“Working in the Offender Management Unit can reap huge rewards”

A lot of people can’t understand why anyone would choose to work with sex offenders, but I saw it as a challenge that could potentially have a huge reward at the end of it.

Investigations could end up in custodial sentences or, by working with the offenders closely, I have the opportunity to try and rehabilitate them. We also work closely with partner agencies, such as the National Probation Service.

I’ve been working in the Offender Management Unit since July 2016 after applying for a career development opportunity, as I decided I wanted to upskill and have a change of direction in my career.

Our day-to-day work consists of managing sex offenders living in the community. We are required to visit them within their home environment, and assess their risk, as well as managing their prohibitions documented in the Court Orders they have been made subject to.

The investigation world was a whole new area for me. Having already completed 14 years’ service within the force in different departments, this type of work was challenging and very intensive from day one.

The investigation concerning Gabriel May – who has just been sentenced for two years for possession of indecent images of children – started when we visited his address for the first time.

He had recently moved into Bedfordshire and was already listed on the Sex Offenders Register after serving a two-year custodial sentence back in 2014 when living in Aylesbury.

The Offender Management Unit at Bedfordshire Police is very proactive and we carry out unannounced home visits. 

May had been using his computer before we arrived and I noticed the different window pages open on his device. His computer was looked at and due to an image that I found concerning, we called our colleagues working within the Cyber Hub to assist us and complete a download of his computer at the scene using their specialist equipment.

The download revealed that May had been using search terms relating to indecent images of children and he was arrested. He had also concealed other storage devices in his room that put him in breach of his Court Order from his previous conviction.

The devices were sent to our Cyber Hub to be triaged and downloaded. All seven devices seized from May’s home address were positive for indecent images.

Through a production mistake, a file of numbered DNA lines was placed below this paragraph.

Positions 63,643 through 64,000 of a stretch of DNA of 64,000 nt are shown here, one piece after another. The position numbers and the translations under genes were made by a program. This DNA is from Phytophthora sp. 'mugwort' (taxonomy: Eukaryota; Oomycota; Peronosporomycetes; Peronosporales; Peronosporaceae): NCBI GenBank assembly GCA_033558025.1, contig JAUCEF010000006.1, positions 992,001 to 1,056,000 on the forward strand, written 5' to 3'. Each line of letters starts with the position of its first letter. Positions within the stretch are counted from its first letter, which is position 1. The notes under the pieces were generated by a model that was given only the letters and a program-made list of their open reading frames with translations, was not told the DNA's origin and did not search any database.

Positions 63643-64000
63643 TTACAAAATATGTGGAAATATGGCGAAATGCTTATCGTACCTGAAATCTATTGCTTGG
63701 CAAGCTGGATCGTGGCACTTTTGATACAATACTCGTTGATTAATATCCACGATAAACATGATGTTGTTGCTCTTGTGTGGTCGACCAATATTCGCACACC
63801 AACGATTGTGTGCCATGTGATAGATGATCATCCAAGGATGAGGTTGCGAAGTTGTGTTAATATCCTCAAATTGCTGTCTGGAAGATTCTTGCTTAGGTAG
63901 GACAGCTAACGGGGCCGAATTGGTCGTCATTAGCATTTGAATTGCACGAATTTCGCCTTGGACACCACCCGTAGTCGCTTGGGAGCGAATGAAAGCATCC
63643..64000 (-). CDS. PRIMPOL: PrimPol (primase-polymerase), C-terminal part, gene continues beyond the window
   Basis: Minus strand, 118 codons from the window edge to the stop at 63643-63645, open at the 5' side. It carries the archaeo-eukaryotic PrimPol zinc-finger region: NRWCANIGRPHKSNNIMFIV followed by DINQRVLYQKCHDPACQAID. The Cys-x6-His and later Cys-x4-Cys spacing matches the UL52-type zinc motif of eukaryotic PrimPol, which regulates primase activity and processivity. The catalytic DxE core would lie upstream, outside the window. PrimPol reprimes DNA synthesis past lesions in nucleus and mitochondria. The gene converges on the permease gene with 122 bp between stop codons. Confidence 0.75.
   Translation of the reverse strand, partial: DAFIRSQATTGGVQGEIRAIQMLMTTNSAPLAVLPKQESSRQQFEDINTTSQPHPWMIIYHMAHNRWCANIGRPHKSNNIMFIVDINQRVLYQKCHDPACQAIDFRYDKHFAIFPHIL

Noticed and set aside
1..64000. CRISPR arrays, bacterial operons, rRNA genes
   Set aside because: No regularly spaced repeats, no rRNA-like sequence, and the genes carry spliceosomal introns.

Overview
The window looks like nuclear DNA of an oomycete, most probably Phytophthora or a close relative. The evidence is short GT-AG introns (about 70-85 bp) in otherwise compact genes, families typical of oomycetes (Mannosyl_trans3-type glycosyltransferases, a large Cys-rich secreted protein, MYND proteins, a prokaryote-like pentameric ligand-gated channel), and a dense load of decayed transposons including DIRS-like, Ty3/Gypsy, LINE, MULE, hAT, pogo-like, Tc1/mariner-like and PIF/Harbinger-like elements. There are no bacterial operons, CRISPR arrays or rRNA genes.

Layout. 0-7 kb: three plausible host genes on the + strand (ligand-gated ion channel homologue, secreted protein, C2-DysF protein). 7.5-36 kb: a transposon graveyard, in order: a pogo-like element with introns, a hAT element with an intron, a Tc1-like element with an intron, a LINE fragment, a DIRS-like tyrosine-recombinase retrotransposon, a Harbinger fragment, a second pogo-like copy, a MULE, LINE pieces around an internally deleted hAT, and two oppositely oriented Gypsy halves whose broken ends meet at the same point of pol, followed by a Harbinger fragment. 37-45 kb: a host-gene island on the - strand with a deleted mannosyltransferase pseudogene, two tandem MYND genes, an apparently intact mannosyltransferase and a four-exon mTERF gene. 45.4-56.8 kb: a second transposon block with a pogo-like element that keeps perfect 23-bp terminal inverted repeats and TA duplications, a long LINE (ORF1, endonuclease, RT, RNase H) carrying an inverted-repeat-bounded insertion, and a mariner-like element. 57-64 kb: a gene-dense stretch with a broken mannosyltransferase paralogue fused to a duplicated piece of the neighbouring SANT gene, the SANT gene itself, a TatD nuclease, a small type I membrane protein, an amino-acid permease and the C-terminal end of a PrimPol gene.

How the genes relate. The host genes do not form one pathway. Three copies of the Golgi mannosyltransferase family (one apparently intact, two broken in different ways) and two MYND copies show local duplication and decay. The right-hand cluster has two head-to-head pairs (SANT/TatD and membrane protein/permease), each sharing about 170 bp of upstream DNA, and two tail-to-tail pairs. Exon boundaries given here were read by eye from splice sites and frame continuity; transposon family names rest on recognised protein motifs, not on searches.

The sheer amount of images to grade was overwhelming. On one device alone, there were over 4,000 images. My colleague and I painstakingly graded the images over a period of three weeks. The indecent material that was downloaded onto the devices was difficult to look at and very distressing.

We are very lucky in the Offender Management team that we have a wealth of experience on hand from our colleagues and our supervisors within the unit. We called on some of our colleagues who are experienced in such offences to assist us with the grading of the images and file preparation.

In total, May was found to have 1,593 Category A images, 971 Category B images, 905 Category C images, 480 prohibited images and 87 extreme pornography images and videos.

He has also been made subject to a Sexual Harm Prevention Order and breaching this order upon his release could result in a five years imprisonment.

This investigation lasted 10 months. My colleagues within the unit are always there to help one another and I feel privileged to work with such an amazing bunch of people. I couldn’t have done it without them all.

Nikki Penniston-Kordek, Investigation Officer



“The neighbour blamed the victim for his son’s disability, accusing him of being incestuous”

I had an appointment booked to see a victim, they wanted to make a statement about an assault. It was a name I recognised, an address I’d visited many times before.

As a PCSO, before becoming a PC, I had spent a good deal of time with the victim and his family. Unfortunately they had experienced many issues with their neighbour ever since moving in almost eight years previously.

I had built up a strong rapport with them. This made all the difference when dealing with their case as there was a level of trust between us. On this occasion the victim’s neighbour had attempted to block his route with his vehicle and approached him in an aggressive manner. He began to assault him, pushing and shoving him while shouting abuse in his face.

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Targeted and subjected to abuse simply because they were disabled

PC Ryan Chandhar
PC Ryan Chandhar

I was assigned to the case of a disabled family who were subjected to harassment and verbal abuse from their neighbours for a number of years.

We found often find victims of hate crime do not feel confident in reporting continued abuse.

This family, who all have disabilities, were reluctant and scared, but a family member came forward to Bedfordshire Police on their behalf.

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